Where Byatt's earlier novels The Virgin in the Garden (1978) and Still Life (1985) rely upon straightforward allusions to art and literature, Possession's manufactured intertextuality requires next to no knowledge on the part of a reader for the vicarious experience of the literary echoing to be enjoyed. The characters cue less scholarly readers to moments of allusive frisson. Reading Possession is not hard work. As Louise Yelin points out, it appeals both to 'middlebrow' and 'culturally literate' audiences: 'It entices us with its depiction of scholarship as a detective game... and it flatters us by offering us the pleasures of recognizing the intertextual allusions and revisionary rewritings out of which it is made' ('Cultural Cartography' 38). Choked with literary allusions and in-jokes, Possession's satire and social comedy rely upon some familiarity with literary history and academic types, but its main accomplishment is the presentation of the romance of learning and scholarship in a package as undemanding to the reader as any other romance plot. Just as one need know little about submarines or dinosaurs to enjoy The Hunt for Red October (1984) or Jurassic Park (1990), Possession's literary material, like the techno-babble of Tom Clancy and Michael Crichton, requires only that the reader notes the attribution of expertise to specific characters.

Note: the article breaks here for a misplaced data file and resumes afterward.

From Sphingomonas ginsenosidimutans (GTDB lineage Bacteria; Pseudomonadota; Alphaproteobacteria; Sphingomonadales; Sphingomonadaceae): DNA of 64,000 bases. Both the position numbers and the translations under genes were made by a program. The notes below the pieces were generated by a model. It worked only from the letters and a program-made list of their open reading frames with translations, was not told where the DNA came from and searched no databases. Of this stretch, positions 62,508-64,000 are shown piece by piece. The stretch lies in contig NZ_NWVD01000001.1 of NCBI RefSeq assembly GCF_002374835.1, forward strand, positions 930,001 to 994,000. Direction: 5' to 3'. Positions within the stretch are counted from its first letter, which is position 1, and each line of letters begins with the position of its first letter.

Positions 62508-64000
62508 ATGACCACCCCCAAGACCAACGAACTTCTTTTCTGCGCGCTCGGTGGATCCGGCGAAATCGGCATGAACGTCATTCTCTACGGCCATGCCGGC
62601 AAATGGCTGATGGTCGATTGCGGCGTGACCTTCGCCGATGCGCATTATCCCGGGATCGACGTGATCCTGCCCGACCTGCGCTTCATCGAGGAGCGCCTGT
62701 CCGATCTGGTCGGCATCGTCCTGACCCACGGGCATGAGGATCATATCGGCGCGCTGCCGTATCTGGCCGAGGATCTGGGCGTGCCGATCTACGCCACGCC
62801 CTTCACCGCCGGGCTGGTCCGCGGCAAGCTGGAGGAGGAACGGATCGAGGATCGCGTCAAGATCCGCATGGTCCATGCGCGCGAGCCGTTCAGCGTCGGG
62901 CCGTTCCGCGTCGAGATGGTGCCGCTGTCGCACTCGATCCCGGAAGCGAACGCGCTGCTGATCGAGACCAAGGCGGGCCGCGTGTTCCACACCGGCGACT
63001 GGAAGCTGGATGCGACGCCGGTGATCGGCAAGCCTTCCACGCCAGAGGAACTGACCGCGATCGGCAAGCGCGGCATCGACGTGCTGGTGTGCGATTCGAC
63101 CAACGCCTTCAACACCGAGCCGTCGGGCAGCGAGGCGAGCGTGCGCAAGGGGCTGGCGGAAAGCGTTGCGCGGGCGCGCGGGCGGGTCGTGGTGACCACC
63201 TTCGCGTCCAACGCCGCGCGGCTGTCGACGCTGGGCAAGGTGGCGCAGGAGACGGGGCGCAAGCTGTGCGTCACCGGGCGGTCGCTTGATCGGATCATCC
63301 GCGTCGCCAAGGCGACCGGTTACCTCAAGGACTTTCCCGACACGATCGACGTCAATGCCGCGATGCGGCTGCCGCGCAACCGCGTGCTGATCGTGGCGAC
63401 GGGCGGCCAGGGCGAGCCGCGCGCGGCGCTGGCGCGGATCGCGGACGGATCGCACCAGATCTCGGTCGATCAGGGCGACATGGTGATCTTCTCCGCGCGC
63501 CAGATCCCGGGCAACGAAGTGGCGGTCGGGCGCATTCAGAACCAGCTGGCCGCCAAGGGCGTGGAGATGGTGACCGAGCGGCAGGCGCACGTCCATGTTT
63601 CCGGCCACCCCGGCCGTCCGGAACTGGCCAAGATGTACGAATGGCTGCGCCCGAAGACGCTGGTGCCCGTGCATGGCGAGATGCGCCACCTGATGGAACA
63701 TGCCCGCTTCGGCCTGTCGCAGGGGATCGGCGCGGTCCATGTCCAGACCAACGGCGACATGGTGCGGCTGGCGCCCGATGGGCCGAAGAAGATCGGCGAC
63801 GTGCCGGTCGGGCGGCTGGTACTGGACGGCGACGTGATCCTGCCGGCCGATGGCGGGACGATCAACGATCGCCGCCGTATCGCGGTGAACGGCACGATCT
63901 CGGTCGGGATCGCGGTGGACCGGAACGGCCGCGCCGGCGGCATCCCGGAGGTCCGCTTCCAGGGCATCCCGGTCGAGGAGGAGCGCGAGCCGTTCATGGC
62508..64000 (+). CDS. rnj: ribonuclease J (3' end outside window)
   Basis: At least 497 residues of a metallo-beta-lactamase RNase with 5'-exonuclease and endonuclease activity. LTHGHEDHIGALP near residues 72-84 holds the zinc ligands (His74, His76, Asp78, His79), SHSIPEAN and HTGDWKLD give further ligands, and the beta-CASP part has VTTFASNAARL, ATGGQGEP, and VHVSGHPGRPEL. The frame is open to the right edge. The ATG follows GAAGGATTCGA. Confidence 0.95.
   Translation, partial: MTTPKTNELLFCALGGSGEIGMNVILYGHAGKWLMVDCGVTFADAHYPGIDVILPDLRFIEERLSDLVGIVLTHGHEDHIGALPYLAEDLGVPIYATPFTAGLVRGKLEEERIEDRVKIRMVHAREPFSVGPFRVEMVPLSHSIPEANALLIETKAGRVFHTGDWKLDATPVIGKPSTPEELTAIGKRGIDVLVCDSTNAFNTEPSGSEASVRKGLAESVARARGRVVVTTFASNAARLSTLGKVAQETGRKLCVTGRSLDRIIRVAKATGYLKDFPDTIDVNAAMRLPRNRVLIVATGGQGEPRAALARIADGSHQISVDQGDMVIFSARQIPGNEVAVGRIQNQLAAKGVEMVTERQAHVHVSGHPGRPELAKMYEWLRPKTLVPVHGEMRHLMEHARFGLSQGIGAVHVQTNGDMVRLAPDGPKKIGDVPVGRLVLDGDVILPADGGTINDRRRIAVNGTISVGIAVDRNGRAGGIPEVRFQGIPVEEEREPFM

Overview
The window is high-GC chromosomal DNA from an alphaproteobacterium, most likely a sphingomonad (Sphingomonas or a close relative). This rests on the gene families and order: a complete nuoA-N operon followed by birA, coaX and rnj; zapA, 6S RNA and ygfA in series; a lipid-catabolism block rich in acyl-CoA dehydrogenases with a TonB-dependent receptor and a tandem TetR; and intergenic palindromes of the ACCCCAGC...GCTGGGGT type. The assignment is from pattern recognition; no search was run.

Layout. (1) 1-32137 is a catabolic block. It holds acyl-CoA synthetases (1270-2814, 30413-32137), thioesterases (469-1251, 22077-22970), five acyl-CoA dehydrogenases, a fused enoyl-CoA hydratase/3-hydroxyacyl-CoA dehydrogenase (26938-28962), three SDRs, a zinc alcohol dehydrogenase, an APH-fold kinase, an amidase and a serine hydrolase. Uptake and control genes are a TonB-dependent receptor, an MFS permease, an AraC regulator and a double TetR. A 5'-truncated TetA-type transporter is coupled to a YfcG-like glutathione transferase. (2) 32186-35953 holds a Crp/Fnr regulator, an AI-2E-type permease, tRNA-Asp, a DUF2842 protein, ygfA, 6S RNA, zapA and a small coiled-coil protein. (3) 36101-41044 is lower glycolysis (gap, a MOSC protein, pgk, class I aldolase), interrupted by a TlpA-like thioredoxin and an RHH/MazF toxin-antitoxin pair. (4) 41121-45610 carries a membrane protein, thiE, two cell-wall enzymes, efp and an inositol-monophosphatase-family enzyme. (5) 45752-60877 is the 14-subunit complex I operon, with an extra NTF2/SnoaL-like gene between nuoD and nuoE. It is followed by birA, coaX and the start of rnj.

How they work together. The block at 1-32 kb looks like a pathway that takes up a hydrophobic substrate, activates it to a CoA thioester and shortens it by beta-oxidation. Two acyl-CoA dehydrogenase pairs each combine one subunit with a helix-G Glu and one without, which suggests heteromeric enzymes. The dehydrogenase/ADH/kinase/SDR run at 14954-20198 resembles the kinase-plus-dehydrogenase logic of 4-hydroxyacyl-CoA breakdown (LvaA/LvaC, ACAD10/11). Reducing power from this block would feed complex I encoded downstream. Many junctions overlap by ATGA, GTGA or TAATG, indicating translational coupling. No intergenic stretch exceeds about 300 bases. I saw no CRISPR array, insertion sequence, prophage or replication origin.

- Postimperial Romances of the Archive
- Postimperial Decline, the Romance of the Archive, and the Recovered past
- The Suez Crisis and Postimperialist Fiction
- The Postimperial British Debate over History versus Heritage
Keen, Suzanne. Romances of the Archive. Toronto: University of Toronto, 2002.
Last modified 15 May 2001